Protesters concerned with tribal sovereignty laws gather at the State House, April 11, 2022, Credit: David Sharp / AP

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Nicole Friederichs is director of the Human Rights and Indigenous Peoples Clinic at Suffolk University Law School and co-author of a report that studies the drafting and enactment of the Maine Indian Claims Settlement Act.

When Congress held its hearings on the proposed federal legislation to settle the land claims made by the Penobscot Nation and Passamaquoddy Tribe in July 1980, the version of the bill they discussed did not contain what would become section 1735(b) — sometimes referred to section 16(b) — prohibiting the application of future federal laws benefiting native peoples and nations in Maine. In fact, there was nothing in that version of the bill, a bill heralded as the “product of the negotiating process between the [Tribes] and the State of Maine,” that came even close to such a prohibition.

In 2016, the Maine Indian Tribal State Commission contracted Suffolk University Law School’s Human Rights and Indigenous Peoples Clinic to conduct archival research into the evolution of 1735(b) and other related topics. We read over a thousand pages of documents at the National Archives in Washington, D.C., the archives at the National Museum of the American Indian, and the archives of then U.S. senators for the State of Maine.

What we found was striking. First, there was not one document that addressed section 1735(b). Second, section 1735(b) appeared for the first time in an official dated draft of the bill on Sept. 17, 1980, more than two months after the July hearing and just five days before the full House and the Senate voted on the bill. In other words, we did not find any evidence of a meeting, memorandum or any written communications from federal, tribal or state officials on the topic.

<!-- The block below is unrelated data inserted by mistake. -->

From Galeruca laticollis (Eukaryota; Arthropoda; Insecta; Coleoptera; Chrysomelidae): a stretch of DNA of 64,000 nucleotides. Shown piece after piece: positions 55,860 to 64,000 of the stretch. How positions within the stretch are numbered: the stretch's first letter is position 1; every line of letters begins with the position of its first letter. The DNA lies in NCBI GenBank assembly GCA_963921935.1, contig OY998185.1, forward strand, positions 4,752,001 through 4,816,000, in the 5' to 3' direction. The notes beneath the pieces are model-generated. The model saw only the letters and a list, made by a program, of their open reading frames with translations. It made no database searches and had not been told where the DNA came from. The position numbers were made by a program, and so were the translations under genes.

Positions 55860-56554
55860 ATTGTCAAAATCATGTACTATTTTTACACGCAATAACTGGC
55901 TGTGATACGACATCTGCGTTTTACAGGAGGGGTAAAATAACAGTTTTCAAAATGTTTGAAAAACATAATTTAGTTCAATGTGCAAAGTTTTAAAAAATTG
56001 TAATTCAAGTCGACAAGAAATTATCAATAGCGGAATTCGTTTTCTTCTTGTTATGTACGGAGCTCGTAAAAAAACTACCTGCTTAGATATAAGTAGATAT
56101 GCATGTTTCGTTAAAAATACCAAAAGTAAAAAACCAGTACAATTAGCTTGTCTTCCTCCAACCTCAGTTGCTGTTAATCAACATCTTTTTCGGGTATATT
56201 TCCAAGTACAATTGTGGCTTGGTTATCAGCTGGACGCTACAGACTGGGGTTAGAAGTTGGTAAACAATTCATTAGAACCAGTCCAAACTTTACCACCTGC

In response to a 2019 request from the State of Maine’s Task Force on Changes to the Maine Indian Claims Settlement Implementing Act, the clinic again studied the impact of 1735(b) on the Wabanaki Nations. The clinic identified approximately 151 federal laws covering a wide range of topics that may not apply to the Wabanaki Nations because of prohibition established in section 1735(b). Major federal Indian legislation was enacted or amended during the 40-year period since the settlement act was signed, laws such as the Indian Self-Determination Act, Native American Graves Protection and Repatriation Act, Esther Martinez Native American Languages Preservation Act, and the Tribal Law and Order Act.

Reading through the multiple archives in 2016, it felt like section 1735(b) came out of thin air; at a minimum, it is clear that the section was not afforded any real attention, nor was there any meaningful consultation with tribes. Indeed, the section was added months after the tribal communities voted on the proposed agreement.

This is extremely concerning given the section’s far-reaching scope and subsequent impact on the Wabanaki Nations. The archives of the Maine Indian Claims Settlement Act include numerous materials on the other important aspects of the agreement and legislation, but not one on section 1735(b). Section 1735(b) is unjust because of its harmful impact on native peoples in Maine and is unfair because of the lack of transparent debate. It is a unique piece of legislation, not found anywhere else in federal law, and Congress should remove it.